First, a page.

Perioperative hypotension, even for a few minutes, is significantly associated with postoperative mortality and morbidity. Maintaining intraoperative hemodynamic stability is the primary goal of anesthesia providers [1,2]. Spinal anesthesia-induced hypotension (SAH) is a common complication of intrathecal injections of local anesthetics. This results from decreased sympathetic flow, which leads to reduced systemic vascular resistance (SVR). Peripheral pooling of blood reduces venous return and stroke volume, which may further decrease cardiac output in combination with bradycardia [3]. Spinal anesthesia is frequently administered to older patients, such as during orthopedic and urologic surgeries, to avoid complications related to general anesthesia. However, older age is a well-recognized independent risk factor for SAH [4,5]. Recent studies have investigated the mechanism of SAH in older patients using echocardiography and noninvasive cardiac monitoring [4,6,7]. These studies showed that decreased cardiac output was a more attributable cause of SAH in older adults than was decreased SVR. In addition, the left ventricular (LV) systolic function was normal before and after intrathecal injection, highlighting the contribution of impaired LV diastolic dysfunction to SAH [8].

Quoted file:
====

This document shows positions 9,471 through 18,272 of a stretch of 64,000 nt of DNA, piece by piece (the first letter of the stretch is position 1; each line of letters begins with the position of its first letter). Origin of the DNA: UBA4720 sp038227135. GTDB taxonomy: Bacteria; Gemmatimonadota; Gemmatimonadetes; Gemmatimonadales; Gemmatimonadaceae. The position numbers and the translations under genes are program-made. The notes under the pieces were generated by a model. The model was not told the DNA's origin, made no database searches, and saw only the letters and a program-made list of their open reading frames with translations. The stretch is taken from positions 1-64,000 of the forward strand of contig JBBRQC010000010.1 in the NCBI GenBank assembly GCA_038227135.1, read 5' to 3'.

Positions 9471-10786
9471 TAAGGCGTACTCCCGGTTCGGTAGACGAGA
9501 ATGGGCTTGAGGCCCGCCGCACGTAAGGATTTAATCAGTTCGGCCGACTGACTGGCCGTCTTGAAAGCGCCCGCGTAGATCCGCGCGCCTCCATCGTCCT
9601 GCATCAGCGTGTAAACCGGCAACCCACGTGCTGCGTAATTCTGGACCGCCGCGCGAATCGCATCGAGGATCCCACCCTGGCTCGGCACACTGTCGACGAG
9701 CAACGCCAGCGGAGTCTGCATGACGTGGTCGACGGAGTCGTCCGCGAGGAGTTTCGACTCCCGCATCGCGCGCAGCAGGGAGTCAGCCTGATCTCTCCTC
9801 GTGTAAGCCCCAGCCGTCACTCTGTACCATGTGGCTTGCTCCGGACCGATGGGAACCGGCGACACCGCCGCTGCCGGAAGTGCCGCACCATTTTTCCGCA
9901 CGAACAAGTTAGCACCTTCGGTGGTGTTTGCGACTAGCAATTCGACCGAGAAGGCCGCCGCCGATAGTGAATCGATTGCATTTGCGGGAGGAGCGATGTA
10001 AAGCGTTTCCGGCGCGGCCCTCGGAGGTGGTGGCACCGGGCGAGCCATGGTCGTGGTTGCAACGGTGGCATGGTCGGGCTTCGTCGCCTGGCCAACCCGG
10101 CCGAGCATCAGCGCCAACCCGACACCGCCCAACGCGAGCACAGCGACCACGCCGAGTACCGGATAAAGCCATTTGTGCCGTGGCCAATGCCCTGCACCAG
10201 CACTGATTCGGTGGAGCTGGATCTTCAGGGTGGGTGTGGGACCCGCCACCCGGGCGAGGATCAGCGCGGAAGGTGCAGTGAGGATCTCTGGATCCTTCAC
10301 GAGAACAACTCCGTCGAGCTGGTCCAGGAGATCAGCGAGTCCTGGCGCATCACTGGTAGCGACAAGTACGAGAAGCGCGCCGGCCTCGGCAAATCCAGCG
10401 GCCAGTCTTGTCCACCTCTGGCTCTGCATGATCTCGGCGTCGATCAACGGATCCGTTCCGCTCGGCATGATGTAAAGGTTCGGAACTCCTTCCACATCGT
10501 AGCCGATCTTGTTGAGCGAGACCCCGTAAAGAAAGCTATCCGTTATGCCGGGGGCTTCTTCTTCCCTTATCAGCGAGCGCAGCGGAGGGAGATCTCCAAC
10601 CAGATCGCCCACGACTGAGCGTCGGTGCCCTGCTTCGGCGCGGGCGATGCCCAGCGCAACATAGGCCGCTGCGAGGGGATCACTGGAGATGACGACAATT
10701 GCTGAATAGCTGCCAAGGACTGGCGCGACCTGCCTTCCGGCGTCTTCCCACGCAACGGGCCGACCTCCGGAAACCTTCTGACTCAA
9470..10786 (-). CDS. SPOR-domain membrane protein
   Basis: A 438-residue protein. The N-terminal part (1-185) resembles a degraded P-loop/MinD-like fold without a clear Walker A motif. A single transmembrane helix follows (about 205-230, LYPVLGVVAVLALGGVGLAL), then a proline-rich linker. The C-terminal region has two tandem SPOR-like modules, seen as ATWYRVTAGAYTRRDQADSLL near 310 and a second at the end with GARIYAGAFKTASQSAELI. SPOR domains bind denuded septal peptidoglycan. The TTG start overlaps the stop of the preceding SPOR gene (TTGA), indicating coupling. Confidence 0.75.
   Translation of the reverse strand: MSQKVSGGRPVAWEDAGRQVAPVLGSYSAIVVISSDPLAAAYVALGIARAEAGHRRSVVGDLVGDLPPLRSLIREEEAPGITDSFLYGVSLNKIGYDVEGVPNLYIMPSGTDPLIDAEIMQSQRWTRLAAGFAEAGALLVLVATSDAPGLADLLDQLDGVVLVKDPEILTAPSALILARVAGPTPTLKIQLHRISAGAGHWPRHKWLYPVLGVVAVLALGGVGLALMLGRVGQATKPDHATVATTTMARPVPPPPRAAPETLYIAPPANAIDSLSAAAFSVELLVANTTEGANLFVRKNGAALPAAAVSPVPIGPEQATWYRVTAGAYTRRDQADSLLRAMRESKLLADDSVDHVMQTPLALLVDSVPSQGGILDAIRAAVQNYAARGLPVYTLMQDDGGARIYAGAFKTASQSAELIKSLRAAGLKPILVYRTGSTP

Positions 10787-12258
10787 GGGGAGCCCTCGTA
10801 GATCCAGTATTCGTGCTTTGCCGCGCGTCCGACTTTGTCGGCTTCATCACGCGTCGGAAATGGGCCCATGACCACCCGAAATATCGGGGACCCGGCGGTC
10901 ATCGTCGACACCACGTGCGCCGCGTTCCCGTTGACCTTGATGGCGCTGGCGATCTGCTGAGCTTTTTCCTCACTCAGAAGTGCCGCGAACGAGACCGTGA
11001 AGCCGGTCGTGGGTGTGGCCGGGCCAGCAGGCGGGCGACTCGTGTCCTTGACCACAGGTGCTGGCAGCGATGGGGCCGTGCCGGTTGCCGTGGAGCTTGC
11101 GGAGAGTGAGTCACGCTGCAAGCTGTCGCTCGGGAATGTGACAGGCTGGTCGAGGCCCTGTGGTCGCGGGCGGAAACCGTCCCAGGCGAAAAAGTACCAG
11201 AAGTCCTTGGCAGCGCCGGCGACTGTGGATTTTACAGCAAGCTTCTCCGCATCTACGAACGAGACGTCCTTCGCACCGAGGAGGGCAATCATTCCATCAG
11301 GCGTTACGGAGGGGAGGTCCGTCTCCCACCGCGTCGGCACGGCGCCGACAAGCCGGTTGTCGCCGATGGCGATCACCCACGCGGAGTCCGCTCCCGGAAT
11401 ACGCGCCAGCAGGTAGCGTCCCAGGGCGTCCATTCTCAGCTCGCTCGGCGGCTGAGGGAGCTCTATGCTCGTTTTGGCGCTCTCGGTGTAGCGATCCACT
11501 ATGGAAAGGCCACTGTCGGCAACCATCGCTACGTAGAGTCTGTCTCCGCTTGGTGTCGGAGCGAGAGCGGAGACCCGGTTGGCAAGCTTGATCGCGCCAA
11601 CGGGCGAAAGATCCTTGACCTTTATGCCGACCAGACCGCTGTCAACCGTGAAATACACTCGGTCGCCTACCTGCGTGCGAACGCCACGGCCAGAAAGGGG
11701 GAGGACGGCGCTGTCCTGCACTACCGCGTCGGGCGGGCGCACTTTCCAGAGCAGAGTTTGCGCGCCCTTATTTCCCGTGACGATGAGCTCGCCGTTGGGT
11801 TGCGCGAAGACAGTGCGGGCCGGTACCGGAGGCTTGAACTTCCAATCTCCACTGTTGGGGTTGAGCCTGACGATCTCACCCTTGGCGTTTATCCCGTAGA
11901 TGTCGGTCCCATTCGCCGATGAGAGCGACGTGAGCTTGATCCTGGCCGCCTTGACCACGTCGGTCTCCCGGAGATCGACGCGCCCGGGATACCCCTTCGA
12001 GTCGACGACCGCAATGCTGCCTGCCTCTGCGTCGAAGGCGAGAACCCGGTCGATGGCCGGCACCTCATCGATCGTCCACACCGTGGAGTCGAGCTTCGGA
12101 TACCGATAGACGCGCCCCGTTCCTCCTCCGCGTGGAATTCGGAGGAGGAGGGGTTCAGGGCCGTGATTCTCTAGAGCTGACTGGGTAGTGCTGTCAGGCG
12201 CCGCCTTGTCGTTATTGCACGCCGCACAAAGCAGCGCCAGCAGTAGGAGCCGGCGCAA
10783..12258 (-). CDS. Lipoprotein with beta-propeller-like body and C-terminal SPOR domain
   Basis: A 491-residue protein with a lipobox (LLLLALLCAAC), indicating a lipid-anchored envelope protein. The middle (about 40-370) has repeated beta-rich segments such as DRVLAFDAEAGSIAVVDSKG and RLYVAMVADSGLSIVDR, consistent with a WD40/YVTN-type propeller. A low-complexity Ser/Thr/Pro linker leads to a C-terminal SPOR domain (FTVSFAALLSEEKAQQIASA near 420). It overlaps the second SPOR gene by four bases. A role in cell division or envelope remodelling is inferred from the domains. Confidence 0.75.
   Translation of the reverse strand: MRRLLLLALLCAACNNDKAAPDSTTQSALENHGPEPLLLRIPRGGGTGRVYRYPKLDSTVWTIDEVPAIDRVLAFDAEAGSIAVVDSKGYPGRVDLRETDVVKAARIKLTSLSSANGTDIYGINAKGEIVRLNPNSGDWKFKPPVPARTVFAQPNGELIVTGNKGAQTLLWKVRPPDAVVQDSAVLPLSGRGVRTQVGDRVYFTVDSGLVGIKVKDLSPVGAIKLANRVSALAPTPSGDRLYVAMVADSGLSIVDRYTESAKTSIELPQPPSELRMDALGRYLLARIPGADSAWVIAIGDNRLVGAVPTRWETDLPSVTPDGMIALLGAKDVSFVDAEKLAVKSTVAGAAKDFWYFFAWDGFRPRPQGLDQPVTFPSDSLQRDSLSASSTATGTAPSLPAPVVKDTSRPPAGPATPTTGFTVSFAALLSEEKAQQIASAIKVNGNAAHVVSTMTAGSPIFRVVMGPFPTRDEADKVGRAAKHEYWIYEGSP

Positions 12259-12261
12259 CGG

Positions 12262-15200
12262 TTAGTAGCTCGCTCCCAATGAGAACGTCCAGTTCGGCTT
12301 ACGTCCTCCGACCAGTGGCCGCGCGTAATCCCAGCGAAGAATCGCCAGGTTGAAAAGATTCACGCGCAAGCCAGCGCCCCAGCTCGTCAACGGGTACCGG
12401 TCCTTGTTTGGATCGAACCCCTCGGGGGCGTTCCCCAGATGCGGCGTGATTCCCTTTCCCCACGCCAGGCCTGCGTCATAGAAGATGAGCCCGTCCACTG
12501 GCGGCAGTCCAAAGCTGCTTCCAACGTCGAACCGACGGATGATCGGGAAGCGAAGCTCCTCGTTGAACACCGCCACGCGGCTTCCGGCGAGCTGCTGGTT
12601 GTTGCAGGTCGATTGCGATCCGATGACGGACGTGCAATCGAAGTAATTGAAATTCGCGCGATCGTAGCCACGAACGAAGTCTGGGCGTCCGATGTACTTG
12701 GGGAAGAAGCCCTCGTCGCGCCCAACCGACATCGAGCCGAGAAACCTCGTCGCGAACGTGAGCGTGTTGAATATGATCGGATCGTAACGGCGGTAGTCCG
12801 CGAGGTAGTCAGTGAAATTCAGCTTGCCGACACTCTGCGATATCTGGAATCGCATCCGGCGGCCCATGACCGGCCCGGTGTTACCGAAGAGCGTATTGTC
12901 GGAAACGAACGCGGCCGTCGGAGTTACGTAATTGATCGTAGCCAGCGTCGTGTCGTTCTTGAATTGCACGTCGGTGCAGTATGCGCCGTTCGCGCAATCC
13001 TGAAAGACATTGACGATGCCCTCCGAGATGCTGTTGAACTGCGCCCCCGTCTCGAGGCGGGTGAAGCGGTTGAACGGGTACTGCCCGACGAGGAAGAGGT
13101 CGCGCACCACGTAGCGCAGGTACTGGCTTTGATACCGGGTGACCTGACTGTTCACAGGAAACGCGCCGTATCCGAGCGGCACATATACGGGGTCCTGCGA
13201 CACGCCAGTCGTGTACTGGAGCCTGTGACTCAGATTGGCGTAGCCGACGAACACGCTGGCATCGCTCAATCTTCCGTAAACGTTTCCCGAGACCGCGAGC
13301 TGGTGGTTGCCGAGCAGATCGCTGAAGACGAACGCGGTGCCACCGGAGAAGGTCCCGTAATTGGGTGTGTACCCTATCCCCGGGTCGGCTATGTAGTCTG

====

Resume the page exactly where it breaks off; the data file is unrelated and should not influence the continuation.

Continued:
After sympathetic blockade induced by spinal anesthesia, due to the diminished cardiac compensatory reserve in older patients with LV diastolic dysfunction, including stiff ventricles, increased vagal tone, and decreased baroreceptor reflex, SAH might easily develop [9]. The prevalence of LV diastolic dysfunction in the general population is approximately 30%; however, it increases to 65-86% in geriatric patients [10,11]. Patients with LV diastolic dysfunction are often asymptomatic at rest, which may only be apparent when the cardiovascular system in these patients becomes stressed, such as during surgery [12]. Clinically, identifying patients with LV diastolic dysfunction is difficult, particularly if their grades are mild.